The leader of Britain's opposition Labour party Jeremy Corbyn will warn the EU's Brexit chief Michel Barnier of the dangers of a "no deal" Brexit when he visits Brussels on Thursday (27 September), his party said.
Negotiations on future relations between the United Kingdom and the bloc have faltered, largely due to divisions within May's Conservative government over how close an economic relationship to seek with EU.
We believe a no-deal is not good for Britain; Theresa May's motion is not good for Britain; a single market is the only Brexit that has a chance of delivering for working people.
Shadow chancellor John McDonnell has argued it should be asking the public if they want to accept May's deal, while shadow Brexit secretary Keir Starmer won a standing ovation for telling conference that remaining in the European Union would be an option.
"If parliament rejected May's Chequers deal, named after the prime minister's country residence where she hashed out a plan with her ministers, the party would press for a general election", he repeated Labour's argument.
Corbyn, himself previously a euro-sceptic, has been criticised by the pro-remain camp who say he did not campaign hard enough against a Brexit vote.
Labour appears set to reject Theresa May's Brexit plan, claiming it fails to meet the party's tests for any deal.
Under the terms of the motion set to be voted on at the conference on Tuesday, if Labour can not force an early general election it will "support all options remaining on the table, including campaigning for a public vote".
Wrapping up the Labour party's annual conference in Liverpool on Wednesday, Corbyn sought to play down his own party's divisions over Brexit and presented a "radical plan" for government.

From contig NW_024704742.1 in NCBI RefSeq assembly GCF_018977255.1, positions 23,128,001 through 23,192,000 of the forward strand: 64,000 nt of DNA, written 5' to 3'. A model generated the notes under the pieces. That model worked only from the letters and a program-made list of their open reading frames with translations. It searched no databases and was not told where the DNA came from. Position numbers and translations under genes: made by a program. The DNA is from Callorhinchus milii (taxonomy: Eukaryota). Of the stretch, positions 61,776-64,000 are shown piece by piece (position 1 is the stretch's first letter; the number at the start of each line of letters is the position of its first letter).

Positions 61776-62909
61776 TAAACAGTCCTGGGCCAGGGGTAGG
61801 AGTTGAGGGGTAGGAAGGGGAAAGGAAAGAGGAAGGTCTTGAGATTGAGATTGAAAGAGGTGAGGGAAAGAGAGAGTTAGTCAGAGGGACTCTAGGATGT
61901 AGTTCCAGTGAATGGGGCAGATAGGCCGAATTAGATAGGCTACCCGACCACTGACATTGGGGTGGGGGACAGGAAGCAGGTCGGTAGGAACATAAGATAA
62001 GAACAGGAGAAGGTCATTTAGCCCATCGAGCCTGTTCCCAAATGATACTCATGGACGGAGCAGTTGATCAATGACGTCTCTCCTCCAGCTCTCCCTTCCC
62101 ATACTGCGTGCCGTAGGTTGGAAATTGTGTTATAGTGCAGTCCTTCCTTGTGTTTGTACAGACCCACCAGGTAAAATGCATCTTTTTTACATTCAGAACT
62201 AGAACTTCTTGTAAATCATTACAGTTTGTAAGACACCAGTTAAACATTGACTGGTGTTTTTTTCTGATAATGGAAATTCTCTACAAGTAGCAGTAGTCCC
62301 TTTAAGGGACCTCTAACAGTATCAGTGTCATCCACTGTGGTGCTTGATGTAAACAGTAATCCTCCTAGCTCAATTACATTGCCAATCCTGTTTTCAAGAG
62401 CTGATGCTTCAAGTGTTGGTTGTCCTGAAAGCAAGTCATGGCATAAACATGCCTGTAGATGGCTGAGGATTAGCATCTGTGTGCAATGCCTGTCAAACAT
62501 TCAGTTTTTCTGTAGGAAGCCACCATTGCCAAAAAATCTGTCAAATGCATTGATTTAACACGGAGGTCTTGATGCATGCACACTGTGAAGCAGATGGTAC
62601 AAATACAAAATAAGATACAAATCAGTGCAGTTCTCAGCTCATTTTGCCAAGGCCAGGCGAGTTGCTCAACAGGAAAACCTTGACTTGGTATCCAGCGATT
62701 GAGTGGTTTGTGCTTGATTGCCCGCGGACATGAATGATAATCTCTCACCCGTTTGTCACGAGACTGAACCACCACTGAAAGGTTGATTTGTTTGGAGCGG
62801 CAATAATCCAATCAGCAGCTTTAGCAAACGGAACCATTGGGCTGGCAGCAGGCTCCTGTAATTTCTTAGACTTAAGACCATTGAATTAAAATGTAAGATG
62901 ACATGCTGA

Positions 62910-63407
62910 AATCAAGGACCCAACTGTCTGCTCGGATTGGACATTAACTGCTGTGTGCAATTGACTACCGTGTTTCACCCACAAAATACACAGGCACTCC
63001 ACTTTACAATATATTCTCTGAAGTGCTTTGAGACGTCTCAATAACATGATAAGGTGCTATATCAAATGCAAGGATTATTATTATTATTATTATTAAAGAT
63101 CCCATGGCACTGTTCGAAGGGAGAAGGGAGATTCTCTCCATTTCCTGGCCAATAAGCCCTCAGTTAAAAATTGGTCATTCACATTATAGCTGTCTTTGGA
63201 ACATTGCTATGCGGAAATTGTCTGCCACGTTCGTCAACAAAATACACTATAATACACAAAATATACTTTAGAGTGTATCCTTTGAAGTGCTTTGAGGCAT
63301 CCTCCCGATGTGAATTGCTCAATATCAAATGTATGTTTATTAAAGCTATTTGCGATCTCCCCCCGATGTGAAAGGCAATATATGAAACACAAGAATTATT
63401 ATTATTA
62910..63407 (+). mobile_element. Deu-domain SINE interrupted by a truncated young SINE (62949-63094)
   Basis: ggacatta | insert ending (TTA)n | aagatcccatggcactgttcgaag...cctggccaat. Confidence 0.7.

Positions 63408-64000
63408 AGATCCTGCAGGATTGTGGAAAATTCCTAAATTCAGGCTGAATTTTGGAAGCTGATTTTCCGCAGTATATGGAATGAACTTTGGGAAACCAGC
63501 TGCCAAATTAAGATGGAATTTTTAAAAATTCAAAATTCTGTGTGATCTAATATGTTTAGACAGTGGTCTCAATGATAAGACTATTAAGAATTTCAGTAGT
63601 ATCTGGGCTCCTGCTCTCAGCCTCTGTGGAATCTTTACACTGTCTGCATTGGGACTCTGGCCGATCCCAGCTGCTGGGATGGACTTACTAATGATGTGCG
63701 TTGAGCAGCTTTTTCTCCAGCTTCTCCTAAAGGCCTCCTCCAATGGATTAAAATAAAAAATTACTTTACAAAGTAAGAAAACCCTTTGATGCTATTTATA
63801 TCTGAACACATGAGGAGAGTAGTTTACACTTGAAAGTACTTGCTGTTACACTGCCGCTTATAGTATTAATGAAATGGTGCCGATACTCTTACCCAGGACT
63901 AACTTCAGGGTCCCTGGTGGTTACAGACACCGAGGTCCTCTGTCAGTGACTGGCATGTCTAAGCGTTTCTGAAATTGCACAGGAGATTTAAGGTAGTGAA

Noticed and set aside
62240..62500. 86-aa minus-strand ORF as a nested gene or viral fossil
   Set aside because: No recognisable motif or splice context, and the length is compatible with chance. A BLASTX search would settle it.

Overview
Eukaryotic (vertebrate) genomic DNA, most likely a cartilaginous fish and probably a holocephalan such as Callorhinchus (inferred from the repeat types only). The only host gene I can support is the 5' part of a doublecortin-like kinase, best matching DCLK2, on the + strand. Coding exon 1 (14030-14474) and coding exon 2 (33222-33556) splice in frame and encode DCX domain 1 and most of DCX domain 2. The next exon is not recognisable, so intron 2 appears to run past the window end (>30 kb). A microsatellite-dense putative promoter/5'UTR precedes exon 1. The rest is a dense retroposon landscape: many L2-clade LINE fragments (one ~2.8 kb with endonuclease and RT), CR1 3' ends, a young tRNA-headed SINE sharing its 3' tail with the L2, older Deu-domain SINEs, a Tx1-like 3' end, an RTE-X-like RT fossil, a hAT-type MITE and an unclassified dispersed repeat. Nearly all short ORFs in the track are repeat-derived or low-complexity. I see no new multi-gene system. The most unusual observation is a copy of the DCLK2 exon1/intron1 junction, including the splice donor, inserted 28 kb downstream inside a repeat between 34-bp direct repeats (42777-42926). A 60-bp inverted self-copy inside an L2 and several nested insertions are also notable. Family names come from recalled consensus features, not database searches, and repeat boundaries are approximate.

Labour's position leaves the prime minister brutally exposed to a rebellion by restive Tory backbenchers, with fewer than a dozen able to fracture her fragile control of the Commons in the upcoming vote.
He said: "That is our party policy and has been for over a year".
She rejected the argument put forward by Brexit purists that adopting a common rulebook with the European Union would stop Britain striking new trade deals.
This was a clear contradiction of John McDonnell, the Shadow Chancellor, who appeared to suggest earlier in the week that any referendum choice should be between any agreement that Mrs May strikes with the European Union or no deal.
Tuesday's agenda will be dominated by Brexit, and whether the party should opt for a second referendum, a so-called people's vote on a final deal with Brussels, or Corbyn's preferred option of a snap general election. "I am less optimistic now", he said.
"If she gets us to that chaos where there is "no deal", that there is no agreement in the British Parliament and we are heading off the cliff of "no deal", then it is absolutely right that she should make way". "Think of it as a solidarity fund for those with two homes to help those without any home at all", he said, having told the conference that one in five homes in England were now unfit for human habitation, with 120,000 children living in temporary accommodation.